The National Catholic Review
Jonathan Alpeyrie
The ancient rhythms of an Orthodox monastery
Image

I first heard about the Kintsvisi monastery in the summer of 2008, while working as a photographer covering the Russian invasion of Northern Georgia. My Georgian friends, who took part in the war, told me about a remote monastery that had been active since the 11th century, except during the Communist era. Intrigued, I tried to make time to visit, but was busy covering the short, intense conflict. Still, I wanted to see firsthand this pure form of Orthodox monasticism that has survived almost untouched for 16 centuries, thanks to the monks’ resilient sense of tradition.

In December 2009 I had an opportunity to visit. With some good contacts, I hoped to obtain permission to photograph the monks’ lives. After a few days, I received permission to visit and was driven to a remote portion of the Kartli region, not far from the frontline with South Ossetia.

The monastery, situated high in the mountains, clings to the side of a steep embankment. From a ravine, a single road winds up the mountains and leads to a large, three-story building. A young monk greeted me, showed me around and explained how the monks were able to raise funds to build these buildings in such a precarious physical position, which are designed to accommodate visitors and worshipers. Soon after, I was introduced to the abbot of the monastery, an austere-looking, 40-year-old man. It took him a while to grant my request to take photographs, since the monks’ lives are lived largely in secrecy and with respect for their contemplative Orthodox tradition, which dates to the fourth century. Finally, I was allowed to begin photographing.

Most of the monks were shy, which made my work even more difficult; most would walk away as they saw me approach to take a shot. After Ireturned regularly for several days, however, they grew accustomed to me and allowed more access. I recorded their routine: eating, meditating, praying or resting inside their cells.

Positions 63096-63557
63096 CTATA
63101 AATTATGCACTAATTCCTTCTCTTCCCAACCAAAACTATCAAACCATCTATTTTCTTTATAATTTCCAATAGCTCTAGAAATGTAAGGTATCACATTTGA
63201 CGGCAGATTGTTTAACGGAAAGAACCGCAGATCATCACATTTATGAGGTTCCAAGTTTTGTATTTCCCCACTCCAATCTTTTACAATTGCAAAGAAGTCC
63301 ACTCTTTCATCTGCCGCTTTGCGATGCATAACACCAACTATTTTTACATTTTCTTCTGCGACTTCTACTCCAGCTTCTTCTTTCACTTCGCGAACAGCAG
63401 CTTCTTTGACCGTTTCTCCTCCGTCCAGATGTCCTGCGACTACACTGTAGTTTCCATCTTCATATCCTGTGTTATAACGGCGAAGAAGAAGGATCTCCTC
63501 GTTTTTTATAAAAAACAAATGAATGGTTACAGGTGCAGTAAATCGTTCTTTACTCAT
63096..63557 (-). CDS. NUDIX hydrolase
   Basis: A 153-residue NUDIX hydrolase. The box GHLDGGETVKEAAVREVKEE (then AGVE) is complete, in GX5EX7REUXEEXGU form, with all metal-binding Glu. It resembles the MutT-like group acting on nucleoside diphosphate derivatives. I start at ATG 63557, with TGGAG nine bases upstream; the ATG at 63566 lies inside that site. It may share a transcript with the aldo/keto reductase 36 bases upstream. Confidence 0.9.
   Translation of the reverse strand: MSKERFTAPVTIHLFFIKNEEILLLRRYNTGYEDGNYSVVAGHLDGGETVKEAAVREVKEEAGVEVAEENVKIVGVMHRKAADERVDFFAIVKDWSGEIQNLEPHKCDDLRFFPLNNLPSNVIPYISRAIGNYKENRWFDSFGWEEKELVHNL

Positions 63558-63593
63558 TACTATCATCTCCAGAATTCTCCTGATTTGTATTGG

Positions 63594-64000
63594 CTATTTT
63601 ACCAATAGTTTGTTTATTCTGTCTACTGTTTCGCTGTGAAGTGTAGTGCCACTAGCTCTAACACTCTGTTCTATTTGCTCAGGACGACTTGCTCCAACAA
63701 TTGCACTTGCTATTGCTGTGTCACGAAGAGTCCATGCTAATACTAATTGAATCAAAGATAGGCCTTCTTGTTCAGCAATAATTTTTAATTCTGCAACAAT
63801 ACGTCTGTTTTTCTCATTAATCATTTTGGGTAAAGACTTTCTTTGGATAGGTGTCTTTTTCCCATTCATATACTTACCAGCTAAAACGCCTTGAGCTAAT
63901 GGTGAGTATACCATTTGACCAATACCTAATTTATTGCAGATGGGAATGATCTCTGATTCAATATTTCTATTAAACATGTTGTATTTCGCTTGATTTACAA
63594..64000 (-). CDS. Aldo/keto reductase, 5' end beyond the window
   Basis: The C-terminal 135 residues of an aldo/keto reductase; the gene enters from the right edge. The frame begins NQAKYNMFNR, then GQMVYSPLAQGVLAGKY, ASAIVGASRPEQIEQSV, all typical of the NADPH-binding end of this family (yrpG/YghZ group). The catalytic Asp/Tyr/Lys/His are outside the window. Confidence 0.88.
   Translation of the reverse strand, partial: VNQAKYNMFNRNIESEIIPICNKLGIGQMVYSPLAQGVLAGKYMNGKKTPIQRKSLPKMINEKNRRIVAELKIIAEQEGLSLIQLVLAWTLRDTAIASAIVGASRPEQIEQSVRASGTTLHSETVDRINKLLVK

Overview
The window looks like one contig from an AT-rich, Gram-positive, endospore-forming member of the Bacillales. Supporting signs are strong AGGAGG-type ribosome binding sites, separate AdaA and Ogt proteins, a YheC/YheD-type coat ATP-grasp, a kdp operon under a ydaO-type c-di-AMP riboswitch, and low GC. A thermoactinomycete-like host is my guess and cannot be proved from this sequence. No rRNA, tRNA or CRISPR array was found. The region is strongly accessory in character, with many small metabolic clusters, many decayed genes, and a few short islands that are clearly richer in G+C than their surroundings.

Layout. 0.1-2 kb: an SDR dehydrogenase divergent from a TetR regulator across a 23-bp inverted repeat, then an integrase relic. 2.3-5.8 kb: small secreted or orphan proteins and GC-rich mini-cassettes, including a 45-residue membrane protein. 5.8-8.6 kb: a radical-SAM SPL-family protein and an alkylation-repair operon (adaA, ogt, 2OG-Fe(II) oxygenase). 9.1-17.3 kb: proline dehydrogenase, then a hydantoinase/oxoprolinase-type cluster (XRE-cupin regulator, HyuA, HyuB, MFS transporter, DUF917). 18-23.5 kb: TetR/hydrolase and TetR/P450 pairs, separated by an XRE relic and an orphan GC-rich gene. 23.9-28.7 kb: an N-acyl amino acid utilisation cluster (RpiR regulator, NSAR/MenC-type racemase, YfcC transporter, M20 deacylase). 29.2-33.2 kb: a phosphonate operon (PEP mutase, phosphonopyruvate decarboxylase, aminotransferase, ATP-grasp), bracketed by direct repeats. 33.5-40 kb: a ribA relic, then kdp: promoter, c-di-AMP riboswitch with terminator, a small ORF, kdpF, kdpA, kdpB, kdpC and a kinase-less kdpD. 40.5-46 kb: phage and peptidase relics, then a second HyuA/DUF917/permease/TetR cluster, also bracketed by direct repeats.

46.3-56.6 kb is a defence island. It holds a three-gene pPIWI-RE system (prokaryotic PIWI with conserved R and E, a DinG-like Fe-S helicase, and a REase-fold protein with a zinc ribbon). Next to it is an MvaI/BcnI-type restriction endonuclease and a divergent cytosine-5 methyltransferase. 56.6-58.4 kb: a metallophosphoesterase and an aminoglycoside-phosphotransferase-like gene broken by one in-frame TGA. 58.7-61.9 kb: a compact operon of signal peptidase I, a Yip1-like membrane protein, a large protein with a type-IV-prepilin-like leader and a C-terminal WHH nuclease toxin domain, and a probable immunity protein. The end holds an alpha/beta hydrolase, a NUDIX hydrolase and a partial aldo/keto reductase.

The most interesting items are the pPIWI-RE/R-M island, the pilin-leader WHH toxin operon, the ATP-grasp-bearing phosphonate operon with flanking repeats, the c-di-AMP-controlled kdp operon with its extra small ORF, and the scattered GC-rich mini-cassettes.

I was amazed by their silence and strict daily order, which begins with prayer at 3 a.m., followed by supplemental rest and food. The monks work throughout the entire day—baking bread, cultivating vegetables and raising fish in a nearby tank—until night prayer.

These ancient activities, and the 12th-century murals, evoked in me a deep feeling of attachment to the riches of Christian civilization. Kintsvisi comforted me through its message that its religious ideals have survived the greatest of adversities, only to thrive and remain a powerful spiritual and cultural force.

View a slideshow of photographs from the Kintsvisi monastery.

Jonathan Alpeyrie has photographed war-torn regions throughout the world and has contributed to Getty Images. His work has also appeared in Elle, Times Europe, American Photo, Traveler U.K. and Le Figaro.

Comments

Shawn Kazubowski-Houston | 6/5/2010 - 12:09am
Extraordinary.... these stunning photos have inspired me to watch Into Great Silence for the third time!
Maureen LAMARCHE CND | 5/22/2010 - 9:01am

Same comment as Betsy. I was so disappointed the link did not open to the slide show.....

2224421 | 5/21/2010 - 7:03pm

Very inspiring article;disappointing not to be able to access the "slideshow of photographs".....which I am sure I will see when the magazine arrives.Is it my glitch or yours????

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